Bob Marley's musical (and cultural) shadow is so large that the man clearly needed an authoritative documentary portrait--and Marley steps in with all the right stuff to fill the role. Working with official rights to the music and access to Marley's family and friends, Oscar-winning documentarian Kevin Macdonald (One Day in September) creates a thorough account that hits the major points, not stinting on some of the less admirable aspects of Marley's life (including his brood of children fathered with women other than his patient wife, Rita, whose presence indicates just how much she puts Marley's legacy above his personal infidelities). Especially interesting is the sketch of Bob Marley's youth, as a mixed-race--and thus socially ostracized--kid from the village of Nine Mile who began to put together a reggae sound with a group of like-minded musicians in Jamaica in the late '50s and early '60s. That period comes to life, and the account of Marley's ascent, while familiar from such sagas, has its share of offbeat incidents. His death, at age 36 in 1981, does not dominate the movie, but Macdonald does a good job of getting that story laid out. In the meantime, the music and the concert footage are more than enough to justify the movie's existence, and Macdonald makes time to include thoughts about politics, ganja smoking, and Rastafarianism, too. If it's not the final word on Marley, it's an excellent start.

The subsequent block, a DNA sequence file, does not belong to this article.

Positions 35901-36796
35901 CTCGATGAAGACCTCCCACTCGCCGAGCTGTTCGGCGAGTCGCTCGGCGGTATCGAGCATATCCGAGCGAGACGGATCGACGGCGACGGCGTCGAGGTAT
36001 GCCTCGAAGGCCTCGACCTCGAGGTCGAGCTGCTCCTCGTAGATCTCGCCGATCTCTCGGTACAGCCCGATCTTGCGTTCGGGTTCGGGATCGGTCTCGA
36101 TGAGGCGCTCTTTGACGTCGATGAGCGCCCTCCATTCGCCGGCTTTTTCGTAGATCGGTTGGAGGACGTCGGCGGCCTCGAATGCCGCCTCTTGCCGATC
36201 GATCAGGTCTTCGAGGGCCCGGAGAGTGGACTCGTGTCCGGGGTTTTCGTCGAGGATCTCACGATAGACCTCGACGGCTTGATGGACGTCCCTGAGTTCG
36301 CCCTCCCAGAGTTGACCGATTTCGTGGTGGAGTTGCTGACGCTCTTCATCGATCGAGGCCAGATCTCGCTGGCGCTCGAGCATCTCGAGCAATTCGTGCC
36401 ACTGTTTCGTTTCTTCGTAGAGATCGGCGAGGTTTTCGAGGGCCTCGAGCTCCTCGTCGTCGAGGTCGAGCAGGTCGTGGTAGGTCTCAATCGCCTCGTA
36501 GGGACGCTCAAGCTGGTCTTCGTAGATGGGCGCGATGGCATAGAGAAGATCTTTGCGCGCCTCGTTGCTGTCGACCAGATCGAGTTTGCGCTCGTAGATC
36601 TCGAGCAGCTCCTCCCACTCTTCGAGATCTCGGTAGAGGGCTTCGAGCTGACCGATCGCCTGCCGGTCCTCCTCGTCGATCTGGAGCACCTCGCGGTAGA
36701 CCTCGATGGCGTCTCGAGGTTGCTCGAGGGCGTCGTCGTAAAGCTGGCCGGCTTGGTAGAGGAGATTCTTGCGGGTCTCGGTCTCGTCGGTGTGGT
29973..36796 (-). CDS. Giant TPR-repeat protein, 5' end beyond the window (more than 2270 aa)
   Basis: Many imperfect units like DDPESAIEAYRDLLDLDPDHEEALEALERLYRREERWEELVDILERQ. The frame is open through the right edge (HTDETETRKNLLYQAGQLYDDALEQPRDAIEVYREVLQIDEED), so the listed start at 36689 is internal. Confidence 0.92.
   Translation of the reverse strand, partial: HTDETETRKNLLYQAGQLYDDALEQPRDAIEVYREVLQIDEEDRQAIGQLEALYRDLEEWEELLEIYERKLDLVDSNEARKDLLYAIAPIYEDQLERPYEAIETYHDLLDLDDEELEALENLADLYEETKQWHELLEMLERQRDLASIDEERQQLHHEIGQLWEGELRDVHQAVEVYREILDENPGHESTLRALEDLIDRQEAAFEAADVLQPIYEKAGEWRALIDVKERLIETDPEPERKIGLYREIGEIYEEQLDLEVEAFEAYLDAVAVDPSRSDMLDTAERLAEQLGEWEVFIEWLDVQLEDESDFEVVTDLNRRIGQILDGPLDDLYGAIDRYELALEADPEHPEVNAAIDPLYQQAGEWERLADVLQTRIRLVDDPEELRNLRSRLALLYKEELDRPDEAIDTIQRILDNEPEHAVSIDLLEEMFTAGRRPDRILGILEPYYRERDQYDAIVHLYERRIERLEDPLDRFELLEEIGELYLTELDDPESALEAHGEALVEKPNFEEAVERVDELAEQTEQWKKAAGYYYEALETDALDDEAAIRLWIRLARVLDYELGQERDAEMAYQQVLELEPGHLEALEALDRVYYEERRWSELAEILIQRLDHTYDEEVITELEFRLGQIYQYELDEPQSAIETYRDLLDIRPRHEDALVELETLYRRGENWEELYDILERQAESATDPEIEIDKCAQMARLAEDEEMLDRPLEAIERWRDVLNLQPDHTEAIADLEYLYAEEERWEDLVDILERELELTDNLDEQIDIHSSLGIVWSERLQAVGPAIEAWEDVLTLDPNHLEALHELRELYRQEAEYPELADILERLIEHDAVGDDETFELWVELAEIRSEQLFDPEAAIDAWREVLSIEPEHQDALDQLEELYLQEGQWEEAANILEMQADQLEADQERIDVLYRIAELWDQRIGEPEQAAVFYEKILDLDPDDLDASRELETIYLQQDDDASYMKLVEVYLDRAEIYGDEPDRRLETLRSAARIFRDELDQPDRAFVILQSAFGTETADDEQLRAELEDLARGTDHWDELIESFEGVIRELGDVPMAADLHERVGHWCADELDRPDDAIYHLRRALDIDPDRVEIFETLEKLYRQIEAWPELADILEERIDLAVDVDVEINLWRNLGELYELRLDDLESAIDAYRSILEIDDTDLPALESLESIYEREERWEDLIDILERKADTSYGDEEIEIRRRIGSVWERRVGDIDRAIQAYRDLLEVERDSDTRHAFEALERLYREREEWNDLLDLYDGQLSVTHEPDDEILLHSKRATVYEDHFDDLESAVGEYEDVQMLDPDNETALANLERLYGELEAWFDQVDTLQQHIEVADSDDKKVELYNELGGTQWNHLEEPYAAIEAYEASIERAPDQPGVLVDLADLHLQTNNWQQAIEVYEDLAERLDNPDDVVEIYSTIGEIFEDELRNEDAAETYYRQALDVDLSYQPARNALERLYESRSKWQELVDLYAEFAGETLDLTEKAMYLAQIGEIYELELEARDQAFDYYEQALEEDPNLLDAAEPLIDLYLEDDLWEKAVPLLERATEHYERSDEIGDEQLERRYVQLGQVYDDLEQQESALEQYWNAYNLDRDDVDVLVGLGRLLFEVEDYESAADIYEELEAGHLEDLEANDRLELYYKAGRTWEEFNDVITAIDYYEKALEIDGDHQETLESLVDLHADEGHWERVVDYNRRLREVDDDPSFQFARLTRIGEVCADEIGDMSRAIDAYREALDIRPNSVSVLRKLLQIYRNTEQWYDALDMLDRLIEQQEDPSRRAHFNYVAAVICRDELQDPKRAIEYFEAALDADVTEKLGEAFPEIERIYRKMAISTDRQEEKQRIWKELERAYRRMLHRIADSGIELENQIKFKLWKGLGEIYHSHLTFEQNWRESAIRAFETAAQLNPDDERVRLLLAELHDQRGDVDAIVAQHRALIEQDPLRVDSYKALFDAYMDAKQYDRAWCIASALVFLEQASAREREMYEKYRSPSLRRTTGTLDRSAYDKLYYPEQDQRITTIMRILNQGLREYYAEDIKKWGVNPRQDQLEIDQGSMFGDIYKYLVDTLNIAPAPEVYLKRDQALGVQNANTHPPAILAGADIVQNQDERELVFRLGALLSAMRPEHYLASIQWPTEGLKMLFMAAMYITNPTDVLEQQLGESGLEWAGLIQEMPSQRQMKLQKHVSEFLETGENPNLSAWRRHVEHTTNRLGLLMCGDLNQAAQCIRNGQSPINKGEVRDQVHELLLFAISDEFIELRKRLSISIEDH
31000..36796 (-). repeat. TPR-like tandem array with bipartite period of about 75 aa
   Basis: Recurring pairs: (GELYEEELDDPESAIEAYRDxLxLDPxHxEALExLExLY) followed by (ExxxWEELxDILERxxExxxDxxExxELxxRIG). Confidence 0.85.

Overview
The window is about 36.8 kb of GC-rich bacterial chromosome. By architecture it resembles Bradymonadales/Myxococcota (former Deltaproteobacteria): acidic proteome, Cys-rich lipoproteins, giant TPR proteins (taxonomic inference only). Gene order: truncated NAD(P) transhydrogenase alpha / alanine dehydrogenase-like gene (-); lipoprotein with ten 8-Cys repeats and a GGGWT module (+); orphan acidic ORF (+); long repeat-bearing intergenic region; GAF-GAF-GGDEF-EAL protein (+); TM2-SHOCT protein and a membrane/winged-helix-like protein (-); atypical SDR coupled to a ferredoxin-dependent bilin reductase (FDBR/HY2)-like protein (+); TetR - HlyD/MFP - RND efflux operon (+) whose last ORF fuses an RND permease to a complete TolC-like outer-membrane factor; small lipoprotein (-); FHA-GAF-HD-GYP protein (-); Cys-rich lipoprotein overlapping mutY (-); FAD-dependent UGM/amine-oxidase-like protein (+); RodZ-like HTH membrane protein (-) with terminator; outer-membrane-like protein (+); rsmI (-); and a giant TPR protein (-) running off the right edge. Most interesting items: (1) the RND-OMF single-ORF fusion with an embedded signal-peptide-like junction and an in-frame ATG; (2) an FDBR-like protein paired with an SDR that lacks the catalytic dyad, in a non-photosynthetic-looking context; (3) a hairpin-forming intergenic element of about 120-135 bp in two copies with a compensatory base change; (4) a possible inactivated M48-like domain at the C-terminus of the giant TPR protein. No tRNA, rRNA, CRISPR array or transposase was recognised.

2012 • Music

Dictatorship

Suzy Klein reaches the 1930s, when the totalitarian dictators sought to use and abuse music for ideological ends. Suzy looks at the lives of Richard Strauss, Dmitri Shostakovich and Sergei Prokofiev, who produced some of the 20th-century's best-loved music whilst working for Hitler and Stalin. The political message of Peter and the Wolf is revealed as well as the secret code hidden in Shostakovich's quartets and Strauss's personal reasons for trying to please the Nazis. Suzy also uncovers why Hitler adored Wagner but banned Mendelssohn's Wedding March; how Stalin used music to subtly infiltrate minds; and why Carl Orff's Carmina Burana, a Nazi favourite, appeals to our most primitive senses. Suzy also raises some intriguing questions: Can we pin meaning onto music? What are the moral responsibilities of artists? And did the violence and tyranny of those regimes leave an indelible stain on the music they produced?